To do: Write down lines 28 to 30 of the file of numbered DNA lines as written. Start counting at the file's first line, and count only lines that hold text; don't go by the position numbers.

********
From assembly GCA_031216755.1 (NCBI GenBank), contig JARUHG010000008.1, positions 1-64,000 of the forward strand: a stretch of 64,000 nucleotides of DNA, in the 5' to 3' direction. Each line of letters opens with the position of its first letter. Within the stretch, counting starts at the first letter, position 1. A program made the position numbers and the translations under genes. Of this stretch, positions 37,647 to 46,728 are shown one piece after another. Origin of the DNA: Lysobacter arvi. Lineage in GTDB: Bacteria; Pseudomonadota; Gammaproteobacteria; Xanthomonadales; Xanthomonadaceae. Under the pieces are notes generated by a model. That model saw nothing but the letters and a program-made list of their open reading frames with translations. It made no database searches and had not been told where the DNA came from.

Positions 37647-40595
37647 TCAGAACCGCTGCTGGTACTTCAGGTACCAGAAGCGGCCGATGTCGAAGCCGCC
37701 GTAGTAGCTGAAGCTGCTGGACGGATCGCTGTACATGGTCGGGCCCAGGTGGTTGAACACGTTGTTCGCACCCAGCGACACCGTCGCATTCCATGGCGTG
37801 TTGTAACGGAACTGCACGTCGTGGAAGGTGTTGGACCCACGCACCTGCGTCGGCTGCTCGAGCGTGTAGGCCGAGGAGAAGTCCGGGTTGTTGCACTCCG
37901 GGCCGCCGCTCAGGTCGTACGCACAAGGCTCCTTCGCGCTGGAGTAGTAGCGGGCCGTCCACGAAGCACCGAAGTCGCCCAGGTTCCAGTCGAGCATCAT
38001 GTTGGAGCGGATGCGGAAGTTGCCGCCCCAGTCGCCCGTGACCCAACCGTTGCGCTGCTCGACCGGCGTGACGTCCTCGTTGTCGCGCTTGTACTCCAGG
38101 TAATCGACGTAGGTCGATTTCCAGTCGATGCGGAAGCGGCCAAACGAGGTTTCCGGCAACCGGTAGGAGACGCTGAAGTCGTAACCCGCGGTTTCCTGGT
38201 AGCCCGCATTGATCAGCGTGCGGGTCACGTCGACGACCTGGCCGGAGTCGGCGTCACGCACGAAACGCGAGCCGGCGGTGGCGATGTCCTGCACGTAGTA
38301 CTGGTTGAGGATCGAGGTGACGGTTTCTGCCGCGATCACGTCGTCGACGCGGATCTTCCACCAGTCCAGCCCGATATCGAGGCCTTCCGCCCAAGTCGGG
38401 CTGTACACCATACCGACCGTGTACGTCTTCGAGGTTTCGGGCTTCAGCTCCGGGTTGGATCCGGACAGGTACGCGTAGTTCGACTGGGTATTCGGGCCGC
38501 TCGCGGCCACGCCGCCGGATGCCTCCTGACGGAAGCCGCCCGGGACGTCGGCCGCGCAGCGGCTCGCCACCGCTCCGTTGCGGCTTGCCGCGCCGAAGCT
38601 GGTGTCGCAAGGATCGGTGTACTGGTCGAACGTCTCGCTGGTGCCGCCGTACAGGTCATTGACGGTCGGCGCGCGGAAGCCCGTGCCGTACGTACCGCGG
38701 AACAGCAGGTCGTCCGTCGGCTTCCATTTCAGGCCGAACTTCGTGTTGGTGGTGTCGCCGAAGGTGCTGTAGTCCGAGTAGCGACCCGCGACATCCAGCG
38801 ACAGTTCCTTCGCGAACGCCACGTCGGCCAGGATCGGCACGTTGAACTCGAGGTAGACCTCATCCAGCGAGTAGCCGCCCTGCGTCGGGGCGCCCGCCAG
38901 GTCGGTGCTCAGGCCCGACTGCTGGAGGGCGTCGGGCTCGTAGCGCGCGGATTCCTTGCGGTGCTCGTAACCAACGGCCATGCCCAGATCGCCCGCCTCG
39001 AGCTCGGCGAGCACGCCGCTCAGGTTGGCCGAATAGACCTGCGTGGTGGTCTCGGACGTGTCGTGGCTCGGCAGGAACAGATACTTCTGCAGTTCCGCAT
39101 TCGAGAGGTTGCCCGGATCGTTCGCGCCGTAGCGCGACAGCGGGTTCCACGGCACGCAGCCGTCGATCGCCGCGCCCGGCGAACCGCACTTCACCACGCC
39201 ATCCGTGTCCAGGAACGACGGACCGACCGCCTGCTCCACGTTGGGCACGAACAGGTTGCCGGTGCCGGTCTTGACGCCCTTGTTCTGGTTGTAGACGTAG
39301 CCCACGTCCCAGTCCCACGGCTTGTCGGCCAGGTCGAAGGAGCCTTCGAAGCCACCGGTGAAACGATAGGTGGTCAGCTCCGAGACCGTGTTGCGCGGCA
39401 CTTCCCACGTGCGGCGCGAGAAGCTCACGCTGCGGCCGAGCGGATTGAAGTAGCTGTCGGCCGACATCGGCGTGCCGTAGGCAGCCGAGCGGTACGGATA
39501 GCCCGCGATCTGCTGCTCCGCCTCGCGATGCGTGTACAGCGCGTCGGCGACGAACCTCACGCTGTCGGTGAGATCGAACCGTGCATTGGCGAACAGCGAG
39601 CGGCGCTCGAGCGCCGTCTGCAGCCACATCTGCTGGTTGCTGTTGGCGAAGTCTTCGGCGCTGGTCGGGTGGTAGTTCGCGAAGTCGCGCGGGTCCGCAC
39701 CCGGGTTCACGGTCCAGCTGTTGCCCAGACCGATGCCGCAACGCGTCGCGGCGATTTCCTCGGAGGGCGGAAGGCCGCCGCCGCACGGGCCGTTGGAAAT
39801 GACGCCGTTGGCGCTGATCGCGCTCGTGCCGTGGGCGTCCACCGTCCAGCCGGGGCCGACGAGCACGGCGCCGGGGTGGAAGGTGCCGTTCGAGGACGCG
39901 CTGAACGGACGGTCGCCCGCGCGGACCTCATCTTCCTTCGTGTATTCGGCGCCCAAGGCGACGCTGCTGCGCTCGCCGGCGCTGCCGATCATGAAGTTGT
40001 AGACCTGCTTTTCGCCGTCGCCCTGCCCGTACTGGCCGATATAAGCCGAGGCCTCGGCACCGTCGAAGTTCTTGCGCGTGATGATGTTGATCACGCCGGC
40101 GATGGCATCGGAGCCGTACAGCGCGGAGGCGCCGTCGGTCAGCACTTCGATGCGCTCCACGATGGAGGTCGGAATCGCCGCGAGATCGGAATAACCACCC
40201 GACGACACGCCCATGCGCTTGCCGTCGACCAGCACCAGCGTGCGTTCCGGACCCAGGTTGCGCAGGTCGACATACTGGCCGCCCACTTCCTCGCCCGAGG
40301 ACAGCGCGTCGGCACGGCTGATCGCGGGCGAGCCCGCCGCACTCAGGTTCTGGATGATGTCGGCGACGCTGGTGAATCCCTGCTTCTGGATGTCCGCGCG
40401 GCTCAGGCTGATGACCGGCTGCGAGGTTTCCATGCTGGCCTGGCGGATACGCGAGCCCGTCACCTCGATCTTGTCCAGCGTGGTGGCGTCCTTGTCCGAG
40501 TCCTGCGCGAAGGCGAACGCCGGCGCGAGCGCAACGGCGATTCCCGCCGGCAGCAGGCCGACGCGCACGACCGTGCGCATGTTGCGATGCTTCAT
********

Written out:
40101 GATGGCATCGGAGCCGTACAGCGCGGAGGCGCCGTCGGTCAGCACTTCGATGCGCTCCACGATGGAGGTCGGAATCGCCGCGAGATCGGAATAACCACCC
40201 GACGACACGCCCATGCGCTTGCCGTCGACCAGCACCAGCGTGCGTTCCGGACCCAGGTTGCGCAGGTCGACATACTGGCCGCCCACTTCCTCGCCCGAGG
40301 ACAGCGCGTCGGCACGGCTGATCGCGGGCGAGCCCGCCGCACTCAGGTTCTGGATGATGTCGGCGACGCTGGTGAATCCCTGCTTCTGGATGTCCGCGCG